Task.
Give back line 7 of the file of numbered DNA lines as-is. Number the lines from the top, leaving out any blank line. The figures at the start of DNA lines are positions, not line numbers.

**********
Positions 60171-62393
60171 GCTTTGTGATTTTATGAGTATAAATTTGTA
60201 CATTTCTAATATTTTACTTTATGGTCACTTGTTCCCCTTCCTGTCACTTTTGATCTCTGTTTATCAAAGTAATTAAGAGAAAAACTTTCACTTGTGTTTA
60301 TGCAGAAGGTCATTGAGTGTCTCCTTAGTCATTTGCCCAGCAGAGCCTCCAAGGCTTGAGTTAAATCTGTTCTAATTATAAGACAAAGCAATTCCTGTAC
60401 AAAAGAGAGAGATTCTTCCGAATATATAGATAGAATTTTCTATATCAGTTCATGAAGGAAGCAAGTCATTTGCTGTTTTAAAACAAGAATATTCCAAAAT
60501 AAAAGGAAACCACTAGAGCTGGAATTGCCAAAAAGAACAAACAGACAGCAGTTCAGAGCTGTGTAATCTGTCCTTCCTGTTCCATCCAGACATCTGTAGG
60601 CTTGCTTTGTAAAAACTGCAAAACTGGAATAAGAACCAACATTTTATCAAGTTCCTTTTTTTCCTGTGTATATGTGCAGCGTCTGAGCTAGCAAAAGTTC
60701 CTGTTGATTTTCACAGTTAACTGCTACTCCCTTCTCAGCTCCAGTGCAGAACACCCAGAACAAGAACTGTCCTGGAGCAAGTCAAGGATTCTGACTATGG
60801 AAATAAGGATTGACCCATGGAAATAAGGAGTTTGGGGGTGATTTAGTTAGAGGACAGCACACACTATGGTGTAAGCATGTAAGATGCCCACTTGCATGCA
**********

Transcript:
60601 CTTGCTTTGTAAAAACTGCAAAACTGGAATAAGAACCAACATTTTATCAAGTTCCTTTTTTTCCTGTGTATATGTGCAGCGTCTGAGCTAGCAAAAGTTC